The ecological characteristics of the site will be primarily shaped by a fire management program. The native dominant oak barrens tree species (primarily oaks) are managed passively. However, some thinning of the canopy, understory manipulation and shrub control via harvest, brushing or fire may be needed to mimic natural disturbance patterns. Augmentation of the ground layer will only add species that historically would have been found on the site, using seeds or plugs from local genetic material species; this usually occurs in the early stages of restoration. The mostly passive canopy management and understory manipulation will determine the ecological characteristics of the oak barrens. The native prairie species are managed actively through tree/shrub control using tree harvest, brushing and especially fire to mimic natural disturbance patterns. Occasional fire-tolerant oaks, hickories, and native shrubs such as hazelnut may be retained at low densities. Other allowable activities on the entire site include control of invasive plants and animals, maintenance of existing facilities, and access to suppress wildfires. Salvage of trees after a major wind event can occur if the volume of woody material inhibits fire prescriptions.

Site-specific considerations

  • A field road is maintained along the east and north boundaries, and is also a state-approved snowmobile trail. Although removal of hazardous trees from over and near trails is an allowed activity, manipulation/removal of vegetation and soil disturbance should be minimized to the extent possible.
  • Easy access and open dunes occasionally entice off-road vehicles to drive on the dunes, which is prohibited. The site needs a regular law enforcement presence to reduce the vehicular abuse.

Recreation

Very few State Natural Areas have public facilities, but nearly all are open for a variety of recreational activities as indicated below. Generally, there are no picnic areas, restrooms, or other developments. Parking lots or designated parking areas are noted on individual SNA pages and maps. Trails, if present, are typically undesignated footpaths. If a developed trail is present, it will normally be noted on the SNA map and/or under the "Access" tab. A compass and topographic map or a GPS unit are useful tools for exploring larger, isolated SNAs.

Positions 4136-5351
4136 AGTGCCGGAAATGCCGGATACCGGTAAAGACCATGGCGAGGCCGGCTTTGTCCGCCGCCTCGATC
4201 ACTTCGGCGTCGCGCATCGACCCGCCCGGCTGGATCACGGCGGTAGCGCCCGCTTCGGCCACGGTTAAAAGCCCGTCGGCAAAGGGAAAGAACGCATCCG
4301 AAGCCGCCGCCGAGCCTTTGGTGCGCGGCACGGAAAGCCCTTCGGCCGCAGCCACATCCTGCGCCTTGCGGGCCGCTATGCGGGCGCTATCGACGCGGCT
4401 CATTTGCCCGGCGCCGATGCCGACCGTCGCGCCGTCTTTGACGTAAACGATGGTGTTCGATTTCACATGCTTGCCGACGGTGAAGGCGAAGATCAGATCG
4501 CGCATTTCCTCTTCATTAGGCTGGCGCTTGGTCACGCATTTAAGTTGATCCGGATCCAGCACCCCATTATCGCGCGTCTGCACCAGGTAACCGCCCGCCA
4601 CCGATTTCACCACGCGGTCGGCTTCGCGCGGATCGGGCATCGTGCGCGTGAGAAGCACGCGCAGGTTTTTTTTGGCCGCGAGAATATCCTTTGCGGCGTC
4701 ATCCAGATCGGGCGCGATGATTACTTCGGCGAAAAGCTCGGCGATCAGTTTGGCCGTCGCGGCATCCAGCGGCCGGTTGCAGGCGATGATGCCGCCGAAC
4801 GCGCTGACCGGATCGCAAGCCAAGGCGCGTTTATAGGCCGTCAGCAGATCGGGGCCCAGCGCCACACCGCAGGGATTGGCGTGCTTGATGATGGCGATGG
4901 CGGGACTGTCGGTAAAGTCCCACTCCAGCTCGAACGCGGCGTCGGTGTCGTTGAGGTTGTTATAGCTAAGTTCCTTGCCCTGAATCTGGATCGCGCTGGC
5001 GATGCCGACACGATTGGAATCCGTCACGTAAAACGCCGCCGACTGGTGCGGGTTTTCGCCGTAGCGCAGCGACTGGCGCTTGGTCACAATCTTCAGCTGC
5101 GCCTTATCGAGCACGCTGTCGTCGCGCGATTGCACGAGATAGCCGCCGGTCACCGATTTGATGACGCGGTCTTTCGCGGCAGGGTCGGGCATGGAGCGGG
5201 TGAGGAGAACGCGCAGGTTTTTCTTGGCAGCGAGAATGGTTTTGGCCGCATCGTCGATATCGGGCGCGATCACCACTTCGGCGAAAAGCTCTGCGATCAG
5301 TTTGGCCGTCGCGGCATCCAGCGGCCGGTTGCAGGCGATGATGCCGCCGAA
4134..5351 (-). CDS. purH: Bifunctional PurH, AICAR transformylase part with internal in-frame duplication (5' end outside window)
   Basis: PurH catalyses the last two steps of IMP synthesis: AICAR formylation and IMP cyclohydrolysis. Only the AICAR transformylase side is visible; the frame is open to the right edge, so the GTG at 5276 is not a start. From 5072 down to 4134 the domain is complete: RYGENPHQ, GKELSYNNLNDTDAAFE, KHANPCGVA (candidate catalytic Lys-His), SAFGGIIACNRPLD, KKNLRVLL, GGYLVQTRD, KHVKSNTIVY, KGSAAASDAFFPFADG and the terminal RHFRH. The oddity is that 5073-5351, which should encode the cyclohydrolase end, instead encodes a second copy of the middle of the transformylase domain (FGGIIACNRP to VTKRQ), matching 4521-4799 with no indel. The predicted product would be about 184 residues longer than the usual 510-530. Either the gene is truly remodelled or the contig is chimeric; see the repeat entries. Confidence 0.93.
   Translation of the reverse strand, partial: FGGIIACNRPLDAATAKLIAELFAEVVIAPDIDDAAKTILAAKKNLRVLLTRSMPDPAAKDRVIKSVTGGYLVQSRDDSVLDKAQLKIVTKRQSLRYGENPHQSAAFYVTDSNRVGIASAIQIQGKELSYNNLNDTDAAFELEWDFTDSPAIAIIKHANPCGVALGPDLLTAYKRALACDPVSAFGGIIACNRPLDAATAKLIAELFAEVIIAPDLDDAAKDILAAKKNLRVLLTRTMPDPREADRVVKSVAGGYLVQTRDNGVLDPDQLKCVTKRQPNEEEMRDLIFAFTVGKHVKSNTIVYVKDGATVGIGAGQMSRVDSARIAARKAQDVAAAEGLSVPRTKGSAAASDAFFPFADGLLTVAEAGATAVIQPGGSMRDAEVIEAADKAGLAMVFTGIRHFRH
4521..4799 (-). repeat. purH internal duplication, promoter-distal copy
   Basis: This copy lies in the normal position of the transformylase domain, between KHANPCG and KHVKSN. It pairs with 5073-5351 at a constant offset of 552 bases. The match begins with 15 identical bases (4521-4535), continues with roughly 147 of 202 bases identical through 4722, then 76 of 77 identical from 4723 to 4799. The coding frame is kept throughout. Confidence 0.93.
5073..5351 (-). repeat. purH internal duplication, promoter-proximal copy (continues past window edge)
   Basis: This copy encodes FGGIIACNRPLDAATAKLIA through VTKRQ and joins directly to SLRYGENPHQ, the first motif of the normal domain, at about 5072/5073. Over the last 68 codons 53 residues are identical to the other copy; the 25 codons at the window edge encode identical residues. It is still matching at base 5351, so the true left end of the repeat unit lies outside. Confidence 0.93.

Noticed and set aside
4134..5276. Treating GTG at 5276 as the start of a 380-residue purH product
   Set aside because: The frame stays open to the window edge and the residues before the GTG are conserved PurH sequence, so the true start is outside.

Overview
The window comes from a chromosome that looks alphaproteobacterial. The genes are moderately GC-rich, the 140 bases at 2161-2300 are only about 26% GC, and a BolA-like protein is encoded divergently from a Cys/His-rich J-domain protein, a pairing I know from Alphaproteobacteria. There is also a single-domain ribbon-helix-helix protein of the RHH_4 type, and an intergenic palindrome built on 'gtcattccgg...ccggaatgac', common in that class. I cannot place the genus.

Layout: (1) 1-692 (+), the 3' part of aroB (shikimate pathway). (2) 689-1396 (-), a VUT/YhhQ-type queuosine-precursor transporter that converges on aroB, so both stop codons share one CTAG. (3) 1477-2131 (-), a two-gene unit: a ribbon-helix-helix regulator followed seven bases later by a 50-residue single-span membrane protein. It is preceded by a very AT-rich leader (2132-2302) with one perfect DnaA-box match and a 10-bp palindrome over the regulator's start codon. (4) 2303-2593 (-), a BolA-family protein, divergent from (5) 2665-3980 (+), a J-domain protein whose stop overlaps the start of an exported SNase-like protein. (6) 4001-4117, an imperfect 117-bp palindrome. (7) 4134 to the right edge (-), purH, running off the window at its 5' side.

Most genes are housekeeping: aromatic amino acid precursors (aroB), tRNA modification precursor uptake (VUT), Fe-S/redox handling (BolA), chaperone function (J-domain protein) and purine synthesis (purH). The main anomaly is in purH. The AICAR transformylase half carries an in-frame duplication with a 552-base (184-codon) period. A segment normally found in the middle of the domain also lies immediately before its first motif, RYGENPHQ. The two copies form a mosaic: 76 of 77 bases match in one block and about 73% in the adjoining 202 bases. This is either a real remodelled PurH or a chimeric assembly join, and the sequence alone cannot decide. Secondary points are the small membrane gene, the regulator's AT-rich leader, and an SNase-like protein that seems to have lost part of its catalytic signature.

Allowable activities

In general, the activities listed below are allowed on all DNR-owned SNA lands. Exceptions to this list of public uses, such as SNAs closed to hunting, are noted under the "Access" tab above and posted with signs on site.

  • Hiking
  • Fishing
  • Cross country skiing
  • Hunting
  • Trapping

Prohibited activities

  • Camping and campfires
  • Collecting of animals (other than legally harvested species), non-edible fungi, rocks, minerals, fossils, archaeological artifacts, soil, downed wood, or any other natural material, alive or dead. Collecting for scientific research requires a permit issued by the DNR
  • Collecting of plants including seeds, roots or other non-edible parts of herbaceous plants such as wildflowers or grasses
  • Drone use, unless authorized by a SNA research permit
  • Geocaching
  • Horseback riding
  • Rock climbing
  • Vehicles, including bicycles, ATVs, aircraft, and snowmobiles except on trails and roadways designated for their use

For rules governing state-owned SNAs and other state lands, please consult Chapter NR 45 Wis. Admin. Code [exit DNR]

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Last revised: Thursday, October 19, 2017